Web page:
Hillwood Pkwy, Fort Worth, TX 76177; telephone (817) 222-5110; email 
martin.r.crane@faa.gov.

SUPPLEMENTARY INFORMATION: 

Comments Invited

    We invite interested people to take part in this rulemaking by 
sending written comments, data, or views. The most helpful comments 
reference a specific portion of the special conditions, explain the 
reason for any recommended change, and include supporting data.
    We will consider all comments we receive on or before the closing 
date for comments. We will consider comments filed late if it is 
possible to do so without incurring expense or delay. We may change 
these special conditions based on the comments we receive.

Background

    On December 15, 2011, BHTI applied for a type certificate for a new 
transport category helicopter designated as the Model 525. The aircraft 
is a medium twin engine rotorcraft. The design maximum takeoff weight 
is 20,000 pounds, with a maximum capacity of 16 passengers and a crew 
of 2.
    The BHTI Model 525 helicopter will be equipped with a FBW FCS. The 
control functions of the FBW FCS and its related systems affect the 
structural integrity of the rotorcraft. Current regulations do not take 
into account loads for the rotorcraft due to the effects of systems on 
structural performance including normal operation and failure 
conditions with strength levels related to probability of occurrence. 
Special conditions are needed to account for these features.

Type Certification Basis

    Under the provisions of 14 CFR 21.17, BHTI must show that the Model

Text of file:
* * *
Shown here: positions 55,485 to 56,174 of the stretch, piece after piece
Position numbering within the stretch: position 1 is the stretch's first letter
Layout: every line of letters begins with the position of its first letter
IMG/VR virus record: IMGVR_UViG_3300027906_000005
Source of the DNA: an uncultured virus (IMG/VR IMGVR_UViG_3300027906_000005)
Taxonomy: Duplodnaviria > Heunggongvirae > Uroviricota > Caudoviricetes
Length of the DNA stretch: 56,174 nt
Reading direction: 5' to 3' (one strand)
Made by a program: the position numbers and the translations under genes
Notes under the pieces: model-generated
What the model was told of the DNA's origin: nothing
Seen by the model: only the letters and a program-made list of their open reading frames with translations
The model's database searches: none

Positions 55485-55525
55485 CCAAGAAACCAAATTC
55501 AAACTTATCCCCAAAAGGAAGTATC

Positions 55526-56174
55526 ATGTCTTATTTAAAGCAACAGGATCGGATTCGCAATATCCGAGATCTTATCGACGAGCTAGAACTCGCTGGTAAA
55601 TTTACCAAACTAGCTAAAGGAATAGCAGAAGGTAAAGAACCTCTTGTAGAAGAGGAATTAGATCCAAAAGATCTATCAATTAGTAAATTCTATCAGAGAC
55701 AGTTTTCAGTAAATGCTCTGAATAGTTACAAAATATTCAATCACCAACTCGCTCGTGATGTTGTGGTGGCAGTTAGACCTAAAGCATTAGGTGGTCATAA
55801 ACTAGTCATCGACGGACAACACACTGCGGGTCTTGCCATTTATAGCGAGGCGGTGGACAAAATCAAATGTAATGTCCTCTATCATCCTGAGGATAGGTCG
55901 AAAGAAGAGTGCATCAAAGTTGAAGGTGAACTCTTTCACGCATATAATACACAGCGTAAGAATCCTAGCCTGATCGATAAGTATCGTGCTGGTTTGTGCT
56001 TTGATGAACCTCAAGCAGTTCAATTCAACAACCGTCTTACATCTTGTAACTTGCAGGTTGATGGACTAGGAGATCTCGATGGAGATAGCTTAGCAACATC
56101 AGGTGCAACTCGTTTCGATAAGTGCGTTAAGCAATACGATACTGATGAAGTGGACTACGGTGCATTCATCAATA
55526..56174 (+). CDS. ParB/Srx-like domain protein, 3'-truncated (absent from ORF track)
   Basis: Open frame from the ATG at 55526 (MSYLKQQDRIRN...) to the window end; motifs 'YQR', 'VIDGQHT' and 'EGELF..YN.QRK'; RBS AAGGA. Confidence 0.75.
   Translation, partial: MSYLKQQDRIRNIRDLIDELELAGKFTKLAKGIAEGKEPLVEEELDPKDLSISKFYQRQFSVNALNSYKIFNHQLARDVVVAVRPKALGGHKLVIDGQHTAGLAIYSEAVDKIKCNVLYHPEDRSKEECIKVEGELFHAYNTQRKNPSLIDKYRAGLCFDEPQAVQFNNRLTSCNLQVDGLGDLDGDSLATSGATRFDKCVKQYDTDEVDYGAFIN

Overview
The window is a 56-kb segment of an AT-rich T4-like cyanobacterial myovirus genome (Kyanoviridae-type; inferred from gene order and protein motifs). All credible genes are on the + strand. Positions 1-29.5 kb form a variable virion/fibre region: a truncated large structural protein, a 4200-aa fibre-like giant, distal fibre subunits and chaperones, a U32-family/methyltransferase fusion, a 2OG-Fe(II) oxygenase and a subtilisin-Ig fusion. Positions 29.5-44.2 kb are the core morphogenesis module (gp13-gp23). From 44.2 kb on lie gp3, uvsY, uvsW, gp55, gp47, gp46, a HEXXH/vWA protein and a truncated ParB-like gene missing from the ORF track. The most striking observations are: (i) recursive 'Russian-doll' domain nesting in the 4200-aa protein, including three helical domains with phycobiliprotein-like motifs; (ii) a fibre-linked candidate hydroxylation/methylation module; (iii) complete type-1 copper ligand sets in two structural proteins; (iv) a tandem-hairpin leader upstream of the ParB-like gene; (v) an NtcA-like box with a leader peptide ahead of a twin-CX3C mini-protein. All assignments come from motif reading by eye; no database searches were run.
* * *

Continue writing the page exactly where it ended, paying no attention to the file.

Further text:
525 helicopter meets the applicable provisions of part 29, as amended 
by Amendment 29-1 through 29-55 thereto. The BHTI Model 525 
certification basis date is December 15, 2011, the date of application 
to the FAA.
    If the Administrator finds that the applicable airworthiness 
regulations (i.e., 14 CFR part 29) do not contain adequate or 
appropriate safety standards for the BHTI Model 525 because of a novel 
or unusual design feature, special conditions are prescribed under the 
provisions of Sec.  21.16.
    Special conditions are initially applicable to the model for which 
they are issued. Should the type certificate for that model be amended 
later to include any other model that incorporates the same or similar 
novel or unusual design feature, the special conditions would also 
apply to the other model under Sec.  21.101.
    In addition to the applicable airworthiness regulations and special 
conditions, the BHTI Model 525 helicopter must comply with the noise 
certification requirements of 14 CFR part 36, and the FAA must issue a 
finding of regulatory adequacy under Sec.  611 of Public Law 92-574, 
the ``Noise Control Act of 1972.''
    The FAA issues special conditions, as defined in 14 CFR 11.19, in 
accordance with Sec.  11.38, and they become part of the type-
certification basis under Sec.  21.17(a)(2).

Novel or Unusual Design Features

    The BHTI Model 525 helicopter will incorporate the following novel 
or unusual design features: FBW FCS, and

[[Page 33607]]

its related systems (stability augmentation system, load alleviation 
system, flutter control system, and fuel management system), with 
control functions that affect the structural integrity of the 
rotorcraft. Current regulations are inadequate for considering the 
effects of these systems and their failures on structural performance. 
The general approach of accounting for the effect of system failures on 
structural performance would be extended to include any system where 
partial or complete failure, alone or in combination with any other 
system's partial or complete failure, would affect structural 
performance.

Discussion

    Active flight control systems are capable of providing automatic 
responses to inputs from sources other than the pilots. Active flight 
control systems have been expanded in function, effectiveness, and